A moratorium on offshore drilling instated in 1982 expired in 2010, and now, new deep-water oil drilling projects will be built unless action is taken to reinstate the moratorium. The ban, which applies to the rocky Outer Continental Shelf areas off of the Pacific and Atlantic coasts, was implemented in response to an oil platform spill of unparalleled damage, caused by Unocal (now Chevron) in 1982. While this ban was supported by Presidents George H. W. Bush and Bill Clinton, it was lifted by President George W. Bush in 2008 and expired in the same year. The White House then laid out a plan to implement drilling projects in these areas, but soon after his inauguration, President Obama announced that his administration would not carry out these plans.
Now, drilling projects could be instated on the Outer Continental Shelf unless the White House is persuaded to reinstate a ban on drilling in these areas. Offshore drilling in the Gulf of Mexico has contributed to environmental damage, deaths in workers and pollution, as the oil can seep out from under the platforms into the ocean – all risks that could be incurred on the Pacific and Atlantic coasts if new oil rigs are installed.
From 1995 to 2007, offshore oil projects spilled 65,000 barrels of oil per year into the surrounding oceans, a figure 64 percent higher than the amount of oil released annually in the preceding ten years. From 1964 to 2009, a total of more than 520,000 barrels of oil were spilled in the Gulf of Mexico. Offshore drilling also produces over 214,000 pounds of air pollutants each year, including chemicals like nitrogen oxide, carbon monoxide, sulfur dioxide and arsenic.
Oil spills, such as the BP spill in April of 2010 in the Gulf of Mexico, have long-lasting and devastating effects for humans, the environment and wildlife. Efforts to clean up the 2010 BP spill are still ongoing, and its effects have killed countless marine animals and contaminated the shores as the oil seeped into the land. Oil companies are currently allowed to drill in the Gulf of Mexico without obtaining permits to examine potential threats to the area’s endangered species.
Oil platform workers work under high risk, which is increasing as the number of reported fires and massive blowouts on the oil platforms has grown since 2005. Chevron’s oil project in the Gulf of Mexico reported 9 injuries and 15 fires in 2009, and the company has lost workers in four of the last five years.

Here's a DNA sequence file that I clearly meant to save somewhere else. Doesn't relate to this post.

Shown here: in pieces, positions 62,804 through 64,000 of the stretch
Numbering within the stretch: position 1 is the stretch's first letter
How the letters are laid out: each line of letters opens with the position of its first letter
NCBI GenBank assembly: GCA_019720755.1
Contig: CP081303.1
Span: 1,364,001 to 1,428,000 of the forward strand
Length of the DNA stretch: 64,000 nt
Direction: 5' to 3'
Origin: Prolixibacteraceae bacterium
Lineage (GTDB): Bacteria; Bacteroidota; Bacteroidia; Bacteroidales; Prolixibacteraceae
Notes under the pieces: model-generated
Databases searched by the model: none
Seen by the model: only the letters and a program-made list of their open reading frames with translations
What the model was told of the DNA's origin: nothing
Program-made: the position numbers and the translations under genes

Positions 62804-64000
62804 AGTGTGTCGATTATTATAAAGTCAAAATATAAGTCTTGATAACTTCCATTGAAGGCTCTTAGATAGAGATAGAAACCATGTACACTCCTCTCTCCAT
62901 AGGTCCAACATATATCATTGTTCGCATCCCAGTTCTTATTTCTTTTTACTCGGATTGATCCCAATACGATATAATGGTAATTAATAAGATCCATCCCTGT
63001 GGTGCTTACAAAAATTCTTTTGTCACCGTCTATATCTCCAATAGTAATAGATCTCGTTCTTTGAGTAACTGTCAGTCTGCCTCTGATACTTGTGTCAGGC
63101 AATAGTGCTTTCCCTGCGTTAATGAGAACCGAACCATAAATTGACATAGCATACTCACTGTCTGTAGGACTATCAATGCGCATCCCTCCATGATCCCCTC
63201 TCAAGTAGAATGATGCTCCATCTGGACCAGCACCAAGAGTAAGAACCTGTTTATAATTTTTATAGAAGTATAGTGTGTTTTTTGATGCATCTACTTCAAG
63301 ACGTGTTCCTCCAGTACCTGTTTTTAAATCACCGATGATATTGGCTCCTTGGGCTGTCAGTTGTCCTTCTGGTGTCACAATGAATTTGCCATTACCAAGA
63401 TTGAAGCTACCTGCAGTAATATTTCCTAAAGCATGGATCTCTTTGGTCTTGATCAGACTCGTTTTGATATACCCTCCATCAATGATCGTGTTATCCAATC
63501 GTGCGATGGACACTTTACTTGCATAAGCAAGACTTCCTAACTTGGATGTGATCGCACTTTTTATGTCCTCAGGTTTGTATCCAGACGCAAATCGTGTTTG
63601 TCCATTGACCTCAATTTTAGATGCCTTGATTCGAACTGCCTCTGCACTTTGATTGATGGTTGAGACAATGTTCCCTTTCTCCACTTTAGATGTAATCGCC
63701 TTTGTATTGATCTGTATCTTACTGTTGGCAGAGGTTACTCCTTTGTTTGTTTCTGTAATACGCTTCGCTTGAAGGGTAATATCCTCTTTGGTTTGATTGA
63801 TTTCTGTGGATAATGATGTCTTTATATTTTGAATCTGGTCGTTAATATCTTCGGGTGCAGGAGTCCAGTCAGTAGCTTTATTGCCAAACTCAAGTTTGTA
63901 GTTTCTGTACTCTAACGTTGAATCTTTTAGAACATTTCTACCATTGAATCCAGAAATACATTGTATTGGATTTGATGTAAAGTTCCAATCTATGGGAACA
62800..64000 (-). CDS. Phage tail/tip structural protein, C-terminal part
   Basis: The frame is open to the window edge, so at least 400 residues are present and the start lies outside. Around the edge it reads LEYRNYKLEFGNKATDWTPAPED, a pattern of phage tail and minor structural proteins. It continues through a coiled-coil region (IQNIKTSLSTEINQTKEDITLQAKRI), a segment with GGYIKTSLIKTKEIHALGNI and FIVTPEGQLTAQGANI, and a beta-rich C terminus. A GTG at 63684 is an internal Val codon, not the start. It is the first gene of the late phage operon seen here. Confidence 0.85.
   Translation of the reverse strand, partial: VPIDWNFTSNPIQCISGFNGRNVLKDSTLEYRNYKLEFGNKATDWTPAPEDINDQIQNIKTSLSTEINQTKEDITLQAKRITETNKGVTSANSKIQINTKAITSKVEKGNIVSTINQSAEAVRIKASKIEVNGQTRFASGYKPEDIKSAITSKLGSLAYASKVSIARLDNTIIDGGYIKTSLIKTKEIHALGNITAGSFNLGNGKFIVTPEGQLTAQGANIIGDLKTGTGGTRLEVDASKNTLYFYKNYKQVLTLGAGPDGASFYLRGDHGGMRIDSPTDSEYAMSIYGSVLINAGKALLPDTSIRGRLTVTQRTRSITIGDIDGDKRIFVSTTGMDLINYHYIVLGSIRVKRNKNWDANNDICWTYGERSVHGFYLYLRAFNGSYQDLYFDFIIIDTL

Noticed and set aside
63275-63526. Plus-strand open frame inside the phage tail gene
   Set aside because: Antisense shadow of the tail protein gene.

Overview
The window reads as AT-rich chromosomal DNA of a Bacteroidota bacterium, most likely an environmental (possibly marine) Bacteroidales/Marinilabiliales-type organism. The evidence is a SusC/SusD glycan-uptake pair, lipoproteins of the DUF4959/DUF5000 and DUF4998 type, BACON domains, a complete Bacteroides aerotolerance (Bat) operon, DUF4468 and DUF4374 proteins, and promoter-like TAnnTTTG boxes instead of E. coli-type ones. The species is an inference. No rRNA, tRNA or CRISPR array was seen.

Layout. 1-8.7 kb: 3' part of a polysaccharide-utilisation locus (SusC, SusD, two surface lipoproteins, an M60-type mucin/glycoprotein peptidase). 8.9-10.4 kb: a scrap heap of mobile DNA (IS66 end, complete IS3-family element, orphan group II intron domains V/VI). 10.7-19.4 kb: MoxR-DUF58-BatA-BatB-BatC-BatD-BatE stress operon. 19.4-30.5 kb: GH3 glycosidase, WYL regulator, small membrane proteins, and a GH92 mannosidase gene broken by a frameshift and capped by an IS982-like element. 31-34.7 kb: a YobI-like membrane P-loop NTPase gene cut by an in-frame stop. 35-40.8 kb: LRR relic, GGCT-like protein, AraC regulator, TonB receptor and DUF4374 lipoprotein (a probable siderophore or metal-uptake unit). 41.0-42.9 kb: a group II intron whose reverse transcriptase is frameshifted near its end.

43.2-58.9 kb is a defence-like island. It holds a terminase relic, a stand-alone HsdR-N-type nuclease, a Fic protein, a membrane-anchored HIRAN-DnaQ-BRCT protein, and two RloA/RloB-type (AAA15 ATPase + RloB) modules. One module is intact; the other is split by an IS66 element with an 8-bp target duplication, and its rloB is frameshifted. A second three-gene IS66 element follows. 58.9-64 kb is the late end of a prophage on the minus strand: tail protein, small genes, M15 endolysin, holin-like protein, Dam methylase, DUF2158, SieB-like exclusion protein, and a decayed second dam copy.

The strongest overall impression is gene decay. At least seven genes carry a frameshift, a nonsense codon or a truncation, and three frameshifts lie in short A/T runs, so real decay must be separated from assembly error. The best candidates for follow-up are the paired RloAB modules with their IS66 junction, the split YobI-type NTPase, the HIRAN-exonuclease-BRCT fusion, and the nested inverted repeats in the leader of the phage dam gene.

Oil production methods are not sustainable or environmentally friendly: offshore oil production kills up to 60 percent of wetlands and damages the coastal land in the Gulf of Mexico, contributing to erosion, flooding and drought, which affect local fisheries and eco-tourism along the country’s southern coast.
Proponents of new offshore oil platforms argue that the projects will help reduce the United States’ reliance on importing oil from countries in the Middle East. Even with additional oil wells built, though, it is uncertain whether the U.S. will be able to become completely independent of foreign oil. Drilling for oil in the U.S. is not expected to bring down the price of gas, and there are also millions of barrels of oil left untapped in the Gulf of Mexico, where drilling is already allowed.
Rather than focusing money, time and energy into building new offshore oil plants, the United States should invest money into creating renewable energy, which is cleaner, greener and more reliable than oil.
A ForceChange.com petition has been drafted to urge the President to support another moratorium of offshore drilling. To voice your opinion and your support for the environment, sign this petition and demand that U.S. waters, beaches and marine life be kept safe from the threats of further offshore drilling.
Photo credit: flickr.com/photos/mikebaird/3898808431/